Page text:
Last Saturday, I saw a man running a shell-game on the L. The first player, obviously the shill, won $100. A group of onlookers cheered and applauded. Then several of them got fleeced. There are still people who don't know this is a con. SMH
Prior to Saturday, I hadn't seen a shell game or 3-card monte on the L in over 20 years. Coincidentally, our local NPR station reported on L-train shell games and 3-card monte earlier this week.
Various news outlets are suddenly reporting on Trump's Catholic problem. Among Catholics, Hillary is leading Trump by about 25 points. I have thoughts about why that is, but no firm opinions. Some say it's about ethnicity and immigration, but I think there is more to it than that, and I'll leave it there.
Last night, we watched the series finale of the Night Of. I give it a strong recommendation, though I'm still sorting out the meaning of some themes they incorporated. It's a single-season, 8-part HBO series, so no huge commitment. You can probably catch it soon on Amazon, if it isn't already available there.
Don't Think Twice explores the undercurrent tensions that surface in an improv group when one member of the company makes it to SNL. The film begins with a documentary-style presentation that almost imperceptibly takes on the feel of a non-documentary film as the story unfolds. Fears of failure, loss of identity and unconscious rivalries barely hide behind humor that is at times quite cruel. Don't Think Twice could easily be about the wearing psychological tensions experienced by professional actors as they reach their late 3os, 40s and 50s, watching as some peers make it to the big time and others don't. -- 9/10 stars.
Don't Breathe is a horror-thriller about a home burglary gone awry, and it isn't pretty for a trio of young burglars who find that getting out of the house they targeted is far more difficult than it was getting in. Thriller and horror are not my favorite genres, but it was well-crafted and well-acted, so I enjoyed it. 8/10 stars.
I should begin this review with the caveat that I don't like film reviews, and I try not to read them. If I'm interested in a film for whatever reason, I just go see it. I don't like having plot points given away, or too much revealed in general, by reviewers or trailers. But I do like to talk about movies, and Dr. X has asked us to share our opinions, so here goes. For people like me who don't want to know anything beyond a recommendation, read no further; just go stream "Holiday" from 1938 right now. For those who want to know more, I've tried to be pretty vague about the details, and just stick to why I think this is a very awesome and unique picture.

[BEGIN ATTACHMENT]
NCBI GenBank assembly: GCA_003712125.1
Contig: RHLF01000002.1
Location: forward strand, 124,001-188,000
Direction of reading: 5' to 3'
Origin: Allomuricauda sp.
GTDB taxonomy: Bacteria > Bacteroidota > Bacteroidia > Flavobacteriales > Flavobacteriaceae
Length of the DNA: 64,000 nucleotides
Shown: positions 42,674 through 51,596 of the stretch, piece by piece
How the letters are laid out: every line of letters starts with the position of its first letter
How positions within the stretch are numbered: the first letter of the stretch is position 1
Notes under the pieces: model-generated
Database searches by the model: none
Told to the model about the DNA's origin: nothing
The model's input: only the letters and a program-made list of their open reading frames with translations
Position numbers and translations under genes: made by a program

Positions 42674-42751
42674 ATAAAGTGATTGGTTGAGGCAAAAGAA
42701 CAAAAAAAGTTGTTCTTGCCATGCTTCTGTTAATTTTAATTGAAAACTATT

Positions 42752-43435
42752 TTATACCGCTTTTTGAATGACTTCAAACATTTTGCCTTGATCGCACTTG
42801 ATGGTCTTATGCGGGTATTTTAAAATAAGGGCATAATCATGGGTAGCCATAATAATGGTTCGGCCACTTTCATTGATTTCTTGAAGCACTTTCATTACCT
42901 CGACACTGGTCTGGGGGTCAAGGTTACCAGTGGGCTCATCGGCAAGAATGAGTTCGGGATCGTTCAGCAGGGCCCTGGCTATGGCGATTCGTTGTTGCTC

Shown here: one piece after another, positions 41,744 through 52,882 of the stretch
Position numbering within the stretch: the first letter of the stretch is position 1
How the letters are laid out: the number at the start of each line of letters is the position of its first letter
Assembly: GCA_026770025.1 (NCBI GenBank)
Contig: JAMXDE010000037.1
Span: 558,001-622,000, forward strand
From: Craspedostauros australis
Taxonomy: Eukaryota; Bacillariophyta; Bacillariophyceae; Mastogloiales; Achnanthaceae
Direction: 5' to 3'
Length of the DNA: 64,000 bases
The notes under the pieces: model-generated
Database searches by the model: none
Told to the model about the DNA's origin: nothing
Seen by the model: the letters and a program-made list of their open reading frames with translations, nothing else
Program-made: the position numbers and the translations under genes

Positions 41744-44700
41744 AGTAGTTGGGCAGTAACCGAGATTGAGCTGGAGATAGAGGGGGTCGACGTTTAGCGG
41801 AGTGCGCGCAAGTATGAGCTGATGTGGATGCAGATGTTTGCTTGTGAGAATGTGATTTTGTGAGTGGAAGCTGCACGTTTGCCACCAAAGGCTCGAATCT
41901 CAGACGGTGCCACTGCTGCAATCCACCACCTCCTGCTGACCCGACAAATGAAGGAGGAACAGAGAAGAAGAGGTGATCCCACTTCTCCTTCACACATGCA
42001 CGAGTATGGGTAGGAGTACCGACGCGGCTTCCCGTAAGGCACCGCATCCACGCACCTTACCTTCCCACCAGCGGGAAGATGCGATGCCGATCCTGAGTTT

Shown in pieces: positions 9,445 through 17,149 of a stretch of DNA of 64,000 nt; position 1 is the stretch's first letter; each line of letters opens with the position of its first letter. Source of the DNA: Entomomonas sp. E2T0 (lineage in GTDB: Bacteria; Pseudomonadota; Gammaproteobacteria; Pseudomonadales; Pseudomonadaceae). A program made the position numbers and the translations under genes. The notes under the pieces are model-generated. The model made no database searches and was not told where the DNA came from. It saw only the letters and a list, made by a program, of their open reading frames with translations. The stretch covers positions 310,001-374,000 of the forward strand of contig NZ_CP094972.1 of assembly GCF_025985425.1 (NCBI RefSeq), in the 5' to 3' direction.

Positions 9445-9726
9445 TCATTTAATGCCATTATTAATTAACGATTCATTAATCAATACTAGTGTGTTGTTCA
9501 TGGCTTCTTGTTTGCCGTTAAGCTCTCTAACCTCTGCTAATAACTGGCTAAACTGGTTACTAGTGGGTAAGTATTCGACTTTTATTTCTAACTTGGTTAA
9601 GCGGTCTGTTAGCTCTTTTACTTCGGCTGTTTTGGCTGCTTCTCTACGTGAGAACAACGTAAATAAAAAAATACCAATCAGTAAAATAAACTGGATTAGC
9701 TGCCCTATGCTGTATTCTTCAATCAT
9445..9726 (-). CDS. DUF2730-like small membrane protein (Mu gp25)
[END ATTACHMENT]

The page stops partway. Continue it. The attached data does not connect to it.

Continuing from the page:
A few nights ago we watched "Holiday," starring Cary Grant and Katherine Hepburn, directed by Hollywood great George Cukor, released in 1938.
Based on the play of the same name staged in 1928, and the first film adaption from 1930, here's the set-up: Cary Grant is a young, self-made business man engaged to an heiress, who has a kooky sister, played by Hepburn. This _must_ be a breezy, screw-ball, romantic comedy, right? It certainly is, but not in the way we're used to, if we're fans of "Bringing Up Baby" or "The Philadelphia Story." These characters aren't full of just romance and fun; they also experience disappointment, and grief, as they struggle to find themselves. These are themes more familiar from "Lost Generation" fiction, such as "The Razor's Edge" or "The Sun Also Rises," to name two. This perception is underscored by the presence of Lew Ayres ("All Quiet on the Western Front," 1930) as Grant's alcoholic playboy soon-to-be brother-in-law. However, the world had changed a good deal since the writing of the play, when search for self had taken a back seat to searching for a job in the depths of the Great Depression.
In our own somewhat desperate times, Grant's character initially comes off as frivolous, and Hepburn's as mawkish, as they probably did to their contemporary audience (the film was not a hit at the box office). As the film goes on, however, their struggles become more concrete, and a new layer is added to their story, built on its post-WWl ennui--that of the rising tide of Fascism, both the kind in far away places, and the controlling, bullying forces within their own family.
But this by no means a grim night at the movies. It's extremely fun, with loads of humor and charm--Cary Grant even does a few impressive physical tricks from his days as an acrobat in vaudeville.
I highly recommend this film, 9/10 (extra points for co-starring the always enjoyable Edward Everett Horton). It is currently available streaming for a fee on YouTube, iTunes, and Amazon Video, though not, unfortunately, on Netflix. It is only on DVD within collections, not as a stand-alone disc.
The cash-strapped State of Illinois is economizing. Former state comptroller, Judy Baar Topinka, died in 2014. Rather than toss millions of preprinted envelopes, her successor blacked out Topinka's name and had her own name squeezed in above Topinka's.